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Transform Pouch

Build Status

Apply a transform function to documents before and after they are stored in the database. These functions are triggered invisibly for every get(), put(), post(), bulkDocs(), allDocs(), changes(), and also to documents added via replication.

This allows you to:

  • Encrypt and decrypt sensitive document fields
  • Compress and uncompress large content (e.g. to avoid hitting browser storage limits)
  • Remove or modify documents before storage (e.g. to massage data from CouchDB)

Note: This plugin was formerly known as filter-pouch. The filter() API is still supported, but deprecated.


To use this plugin, include the dist/pouchdb.transform-pouch.js file after pouchdb.js in your HTML page:

<script src="pouchdb.js"></script>
<script src="pouchdb.transform-pouch.js"></script>

It's also available in Bower:

bower install transform-pouch

Or to use it in Node.js, just npm install it:

npm install transform-pouch

And then attach it to the PouchDB object:

var PouchDB = require('pouchdb');


When you create a new PouchDB, you need to configure the transform functions:

var pouch = new PouchDB('mydb');
  incoming: function (doc) {
    // do something to the document before storage 
    return doc;
  outgoing: function (doc) {
    // do something to the document after retrieval 
    return doc;


  • You can provide an incoming function, an outgoing function, or both.
  • Your transform function must return the document itself, or a new document.
  • incoming functions apply to put(), post(), bulkDocs(), and incoming replications.
  • outgoing functions apply to get(), allDocs(), changes(), query(), and outgoing replications.
  • The transform() method is synchronous - no need for callbacks or promises.

Example: Encryption

Update! Check out crypto-pouch, which is based on this plugin, and runs in both the browser and Node. The instructions below will only work in Node.

Using the Node.js crypto library, let's first set up our encrypt/decrypt functions:

var crypto = require('crypto');
function encrypt(text) {
  var cipher = crypto.createCipher('aes-256-cbc', 'password');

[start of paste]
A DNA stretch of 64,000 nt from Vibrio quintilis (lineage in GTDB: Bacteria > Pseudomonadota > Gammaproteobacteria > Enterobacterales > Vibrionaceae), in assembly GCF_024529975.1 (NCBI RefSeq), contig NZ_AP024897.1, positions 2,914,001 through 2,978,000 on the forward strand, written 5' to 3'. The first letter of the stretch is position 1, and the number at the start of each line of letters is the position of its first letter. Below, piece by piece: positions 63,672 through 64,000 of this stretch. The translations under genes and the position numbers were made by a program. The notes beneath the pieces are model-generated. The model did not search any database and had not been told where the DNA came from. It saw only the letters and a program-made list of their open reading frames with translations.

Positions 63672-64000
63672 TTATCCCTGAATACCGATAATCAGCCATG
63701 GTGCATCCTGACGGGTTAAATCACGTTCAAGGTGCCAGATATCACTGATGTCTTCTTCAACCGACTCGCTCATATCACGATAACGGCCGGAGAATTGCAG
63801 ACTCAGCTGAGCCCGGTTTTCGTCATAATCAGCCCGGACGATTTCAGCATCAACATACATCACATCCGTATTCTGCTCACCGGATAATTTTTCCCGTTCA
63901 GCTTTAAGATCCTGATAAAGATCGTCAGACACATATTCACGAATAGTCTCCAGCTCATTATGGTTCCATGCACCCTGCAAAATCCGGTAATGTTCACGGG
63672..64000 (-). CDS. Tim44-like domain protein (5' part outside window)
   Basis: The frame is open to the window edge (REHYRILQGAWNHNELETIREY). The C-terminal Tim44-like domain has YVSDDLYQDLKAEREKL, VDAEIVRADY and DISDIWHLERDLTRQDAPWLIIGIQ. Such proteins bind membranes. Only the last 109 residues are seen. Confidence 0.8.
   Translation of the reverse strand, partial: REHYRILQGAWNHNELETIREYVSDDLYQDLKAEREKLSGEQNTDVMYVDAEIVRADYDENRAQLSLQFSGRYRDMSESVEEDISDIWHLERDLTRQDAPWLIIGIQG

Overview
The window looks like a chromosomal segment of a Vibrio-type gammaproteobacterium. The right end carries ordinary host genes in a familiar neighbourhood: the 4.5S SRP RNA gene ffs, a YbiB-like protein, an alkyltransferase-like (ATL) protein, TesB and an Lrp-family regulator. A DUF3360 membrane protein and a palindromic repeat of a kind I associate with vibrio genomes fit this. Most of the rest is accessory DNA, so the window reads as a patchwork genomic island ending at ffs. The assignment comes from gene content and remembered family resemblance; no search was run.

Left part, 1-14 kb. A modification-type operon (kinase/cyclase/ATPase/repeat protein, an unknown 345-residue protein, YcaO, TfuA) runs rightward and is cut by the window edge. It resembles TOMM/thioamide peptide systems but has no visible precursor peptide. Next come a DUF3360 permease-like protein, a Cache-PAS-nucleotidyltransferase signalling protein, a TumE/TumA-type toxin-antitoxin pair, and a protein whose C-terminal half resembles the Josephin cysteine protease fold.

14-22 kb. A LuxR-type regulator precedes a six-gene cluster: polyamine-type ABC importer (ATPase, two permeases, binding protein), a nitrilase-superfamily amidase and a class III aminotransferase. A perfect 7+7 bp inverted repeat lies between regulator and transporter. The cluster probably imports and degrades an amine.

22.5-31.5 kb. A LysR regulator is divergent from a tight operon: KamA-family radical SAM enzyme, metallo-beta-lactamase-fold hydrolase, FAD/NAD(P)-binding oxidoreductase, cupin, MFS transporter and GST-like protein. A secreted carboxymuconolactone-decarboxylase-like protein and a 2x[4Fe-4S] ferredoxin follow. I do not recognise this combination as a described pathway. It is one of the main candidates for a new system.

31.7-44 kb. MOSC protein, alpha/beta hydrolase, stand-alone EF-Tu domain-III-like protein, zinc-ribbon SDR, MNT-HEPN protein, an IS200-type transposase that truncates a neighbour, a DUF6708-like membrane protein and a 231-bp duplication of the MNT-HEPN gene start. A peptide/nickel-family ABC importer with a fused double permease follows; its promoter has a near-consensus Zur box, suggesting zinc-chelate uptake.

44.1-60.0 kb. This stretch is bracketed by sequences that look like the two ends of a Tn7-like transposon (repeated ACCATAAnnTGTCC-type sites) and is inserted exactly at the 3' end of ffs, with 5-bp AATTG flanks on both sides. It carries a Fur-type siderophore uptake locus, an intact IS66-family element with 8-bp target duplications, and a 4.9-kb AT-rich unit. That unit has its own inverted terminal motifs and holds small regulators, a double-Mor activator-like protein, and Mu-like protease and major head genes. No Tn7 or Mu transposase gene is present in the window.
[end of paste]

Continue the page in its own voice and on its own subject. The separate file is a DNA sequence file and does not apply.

var crypted = cipher.update(text, 'utf8', 'base64');
  return crypted +'base64');
function decrypt(text) {
  var decipher = crypto.createDecipher('aes-256-cbc', 'password');
  var dec = decipher.update(text, 'base64', 'utf8');
  return dec +'utf8');

Obviously you would want to change the 'password' to be something only the user knows!

Next, let's set up our transforms:

  incoming: function (doc) {
    Object.keys(doc).forEach(function (field) {
      if (field !== '_id' && field !== '_rev') {
        doc[field] = encrypt(doc[field]);
    return doc;
  outgoing: function (doc) {
    Object.keys(doc).forEach(function (field) {
      if (field !== '_id' && field !== '_rev') {
        doc[field] = decrypt(doc[field]);
    return doc;

(transform-pouch will automatically ignore deleted documents, so you don't need to handle that case.)

Now, the documents are encrypted whenever they're stored in the database. If you want to verify, try opening them with a Pouch where you haven't set up any transforms. You'll see documents like:

  secret: 'YrAtAEbvp0bPLil8EpbNeA==',
  _id: 'doc',
  _rev: '1-bfc37cd00225f68671fe3187c054f9e3'

whereas privileged users will see:

  secret: 'my super secret text!',
  _id: 'doc',
  _rev: '1-bfc37cd00225f68671fe3187c054f9e3'

This works for remote CouchDB databases as well. In fact, only the encrypted data is sent over the wire, so it's ideal for protecting sensitive information.

Note on query()

Since the remote CouchDB doesn't have accesss to the untransformed document, map/reduce functions that are executed directly against CouchDB will be applied to the untransformed version. PouchDB doesn't have this limitation, because everything is local.

So for instance, if you try to emit() an encrypted field in your map function:

function (doc) {
  emit(doc.secret, 'shhhhh');

... the emitted key will be encrypted when you query() the remote database, but decrypted when you query() a local database. So be aware that the query() functionality is not exactly the same.


npm install
npm run build


In Node

This will run the tests in Node using LevelDB:

npm test

You can also check for 100% code coverage using:

npm run coverage

If you have mocha installed globally you can run single test with:

TEST_DB=local mocha --reporter spec --grep search_phrase

The TEST_DB environment variable specifies the database that PouchDB should use (see package.json).

In the browser

Run npm run dev and then point your favorite browser to

The query param ?grep=mysearch will search for tests matching mysearch.

Automated browser tests

You can run e.g.

CLIENT=selenium:firefox npm test
CLIENT=selenium:phantomjs npm test

This will run the tests automatically and the process will exit with a 0 or a 1 when it's done. Firefox uses IndexedDB, and PhantomJS uses WebSQL.